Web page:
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45376Re: [faithmaps] "Open theism"

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  • Caroline Wong
    Aug 27, 2006
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      On 8/26/06, Peter Attwood <attwoods@...> wrote:
      > We have many centuries of disputing this matter, and I think we should lay to heart that no side in the controversy sounds much like the Bible, and that suggests that we share a fundamental misunderstanding all around.
      >
      > The whole Bible affirms that God is in charge of everything, prophesying events in detail that come to pass long after and asking in the Proverbs, "Is there evil in a city and the Lord has not done it."
      >
      Caroline:
      Can you give a reference for that as I can't find it in my bible.
      Also, the prophecies were not in detail or obvious as it was only
      after the fact that people realized how they fit. Ex. Matthew 2:23
      said "He will be called a Nazarene" but no where in the OT does it say
      that specifically and if it was implied, it was probably an
      implication that he will be dedicated to the Lord, not necessarily
      that he would be from Nazareth (which he was, anyhow). Or the prophecy
      in Matthew 2:15 "Out of Egypt, I will call my son" which is a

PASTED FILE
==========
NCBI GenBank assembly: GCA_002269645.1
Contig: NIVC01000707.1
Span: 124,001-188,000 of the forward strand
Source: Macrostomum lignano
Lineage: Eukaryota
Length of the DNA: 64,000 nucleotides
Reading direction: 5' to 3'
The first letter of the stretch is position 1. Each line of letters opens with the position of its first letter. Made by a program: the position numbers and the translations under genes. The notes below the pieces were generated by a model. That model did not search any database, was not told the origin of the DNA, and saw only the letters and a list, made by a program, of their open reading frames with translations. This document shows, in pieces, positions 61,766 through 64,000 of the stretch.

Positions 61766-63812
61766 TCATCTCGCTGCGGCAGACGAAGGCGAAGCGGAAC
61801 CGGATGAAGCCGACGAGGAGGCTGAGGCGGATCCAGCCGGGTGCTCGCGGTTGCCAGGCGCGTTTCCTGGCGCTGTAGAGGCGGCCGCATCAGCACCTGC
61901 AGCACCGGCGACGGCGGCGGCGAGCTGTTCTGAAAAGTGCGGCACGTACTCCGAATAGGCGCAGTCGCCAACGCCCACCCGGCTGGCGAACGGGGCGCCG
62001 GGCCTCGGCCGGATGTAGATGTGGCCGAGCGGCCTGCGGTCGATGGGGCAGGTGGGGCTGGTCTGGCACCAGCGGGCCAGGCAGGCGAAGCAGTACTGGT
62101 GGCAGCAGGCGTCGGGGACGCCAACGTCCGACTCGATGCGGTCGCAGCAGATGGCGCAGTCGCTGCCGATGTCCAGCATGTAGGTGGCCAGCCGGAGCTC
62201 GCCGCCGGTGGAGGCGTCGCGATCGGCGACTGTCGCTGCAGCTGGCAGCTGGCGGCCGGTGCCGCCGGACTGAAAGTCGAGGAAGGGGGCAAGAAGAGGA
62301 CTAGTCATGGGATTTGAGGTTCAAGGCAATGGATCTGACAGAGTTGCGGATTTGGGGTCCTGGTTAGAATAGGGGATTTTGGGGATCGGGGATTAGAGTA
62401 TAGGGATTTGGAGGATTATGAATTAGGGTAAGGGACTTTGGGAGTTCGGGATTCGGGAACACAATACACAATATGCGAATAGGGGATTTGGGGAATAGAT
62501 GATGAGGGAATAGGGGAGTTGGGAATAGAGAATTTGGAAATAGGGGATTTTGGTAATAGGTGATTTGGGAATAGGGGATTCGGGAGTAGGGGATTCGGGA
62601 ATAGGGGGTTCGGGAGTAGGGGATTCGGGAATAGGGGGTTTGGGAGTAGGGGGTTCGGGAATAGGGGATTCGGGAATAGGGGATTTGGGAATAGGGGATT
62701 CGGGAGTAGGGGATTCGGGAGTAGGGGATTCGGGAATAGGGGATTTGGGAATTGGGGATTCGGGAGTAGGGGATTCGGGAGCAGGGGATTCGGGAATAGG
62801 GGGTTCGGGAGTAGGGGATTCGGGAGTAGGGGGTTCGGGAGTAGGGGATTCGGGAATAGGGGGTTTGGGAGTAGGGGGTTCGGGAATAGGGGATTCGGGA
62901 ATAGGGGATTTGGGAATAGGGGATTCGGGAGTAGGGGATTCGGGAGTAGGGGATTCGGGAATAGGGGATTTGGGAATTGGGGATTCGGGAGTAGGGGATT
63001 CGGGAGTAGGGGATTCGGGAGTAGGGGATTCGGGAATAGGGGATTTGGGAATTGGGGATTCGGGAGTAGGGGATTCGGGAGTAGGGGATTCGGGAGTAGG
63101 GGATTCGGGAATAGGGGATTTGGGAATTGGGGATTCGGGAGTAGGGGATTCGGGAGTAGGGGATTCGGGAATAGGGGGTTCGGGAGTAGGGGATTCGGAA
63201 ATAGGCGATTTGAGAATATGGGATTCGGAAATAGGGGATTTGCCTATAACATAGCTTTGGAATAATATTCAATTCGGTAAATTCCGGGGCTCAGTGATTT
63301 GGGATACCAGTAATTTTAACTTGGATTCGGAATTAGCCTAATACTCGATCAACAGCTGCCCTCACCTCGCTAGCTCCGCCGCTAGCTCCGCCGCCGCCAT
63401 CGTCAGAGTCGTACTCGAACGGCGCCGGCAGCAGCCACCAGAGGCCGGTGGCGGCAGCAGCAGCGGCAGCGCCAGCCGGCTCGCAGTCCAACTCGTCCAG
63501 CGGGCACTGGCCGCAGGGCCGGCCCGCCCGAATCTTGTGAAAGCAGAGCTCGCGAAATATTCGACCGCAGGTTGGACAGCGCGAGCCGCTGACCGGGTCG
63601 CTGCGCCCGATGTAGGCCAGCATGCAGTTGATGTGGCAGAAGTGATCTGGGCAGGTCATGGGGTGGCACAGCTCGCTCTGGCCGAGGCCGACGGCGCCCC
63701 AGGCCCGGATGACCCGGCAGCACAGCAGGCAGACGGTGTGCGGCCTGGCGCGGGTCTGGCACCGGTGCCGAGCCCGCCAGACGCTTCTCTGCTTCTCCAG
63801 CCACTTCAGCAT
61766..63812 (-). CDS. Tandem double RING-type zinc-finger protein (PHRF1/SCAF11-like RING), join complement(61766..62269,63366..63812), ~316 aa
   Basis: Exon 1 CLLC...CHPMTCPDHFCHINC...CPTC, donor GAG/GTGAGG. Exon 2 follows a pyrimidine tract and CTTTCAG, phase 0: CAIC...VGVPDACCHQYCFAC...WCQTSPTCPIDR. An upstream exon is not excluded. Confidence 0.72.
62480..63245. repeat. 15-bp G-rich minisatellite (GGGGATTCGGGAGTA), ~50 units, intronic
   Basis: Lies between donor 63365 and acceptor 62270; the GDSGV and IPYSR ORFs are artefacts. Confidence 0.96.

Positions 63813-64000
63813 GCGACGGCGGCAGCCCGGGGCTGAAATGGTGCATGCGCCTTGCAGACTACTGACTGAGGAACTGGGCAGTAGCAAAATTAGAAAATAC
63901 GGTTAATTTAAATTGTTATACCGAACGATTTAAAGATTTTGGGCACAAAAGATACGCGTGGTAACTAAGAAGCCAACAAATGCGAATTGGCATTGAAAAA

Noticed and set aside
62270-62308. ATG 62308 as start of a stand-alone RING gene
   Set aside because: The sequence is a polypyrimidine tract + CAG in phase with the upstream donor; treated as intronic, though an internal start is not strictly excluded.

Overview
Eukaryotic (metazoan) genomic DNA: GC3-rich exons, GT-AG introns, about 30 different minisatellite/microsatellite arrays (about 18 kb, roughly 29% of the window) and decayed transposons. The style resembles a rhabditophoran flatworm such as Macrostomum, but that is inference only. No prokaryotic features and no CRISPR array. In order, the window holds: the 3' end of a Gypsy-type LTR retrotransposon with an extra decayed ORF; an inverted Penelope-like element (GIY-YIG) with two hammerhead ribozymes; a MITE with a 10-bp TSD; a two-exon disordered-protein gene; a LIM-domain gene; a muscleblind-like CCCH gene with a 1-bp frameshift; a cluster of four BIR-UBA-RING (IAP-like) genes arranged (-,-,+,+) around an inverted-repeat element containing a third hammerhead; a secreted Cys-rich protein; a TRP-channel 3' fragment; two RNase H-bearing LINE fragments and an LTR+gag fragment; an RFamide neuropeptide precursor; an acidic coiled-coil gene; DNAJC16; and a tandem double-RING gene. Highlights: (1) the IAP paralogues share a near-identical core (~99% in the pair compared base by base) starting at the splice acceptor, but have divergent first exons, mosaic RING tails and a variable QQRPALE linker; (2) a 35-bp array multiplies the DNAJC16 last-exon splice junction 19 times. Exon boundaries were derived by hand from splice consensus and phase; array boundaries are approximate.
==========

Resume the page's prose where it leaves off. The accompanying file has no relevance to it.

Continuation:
reference to God bringing the Israelites out of Egypt under Moses.
      This statement in Hosea became messianic prophecy in Matthew. The list
      is endless including the prophecy that he would be betrayed by a
      friend. He was eventually betrayed by 2, Peter and Judas, on the night
      before he was crucified.

      Open Theism does not deny the accuracy of long range prophecy because
      God is sovereign and He has the freewill and the might to bring events
      around as He pleases. Open Theism merely says that He also allows
      human decisions a role within His plans.

      Here is a counter example for those who believe the Lord's prophecy
      always comes true no matter what. When the Lord asked Samuel to anoint
      Saul as king, He said Saul will deliver His people from the
      Philistines. He then filled Saul with the Holy Spirit to enable him to
      do his task. Saul failed, the Holy Spirit left him and David was the
      king to deliver the people.

      Peter Attwood
      > The same Bible testifies of God's disappointment at having made man in the days before the flood, and his astonishment that there is no justice. The Bible writeres heartily affirm both these truths and are not disturbed in the least by what modern minds consider a contradiction. I'm still working on it, but I know we'll have it right when we would write it up just as they did, not just when we can find a way to make it fit somehow.

      Caroline:
      Or we could just read the passage as it was written.
      >

      Peter Attwood
      > One very practical outcome for our own lives is that God has clearly made a world in which he does not get his own way and is indeed quite helpless, being unafraid to do so because he knows that he is in fact sovereign and therefore need not exercise control. We do see in daily life that the people who have to control everything are the same people who indeed are unable to really govern themselves and reign in life, while self-control goes with being able to let others be free.
      >

      Caroline:
      I agree. If we posit that God always gets His way, then universalism is a given
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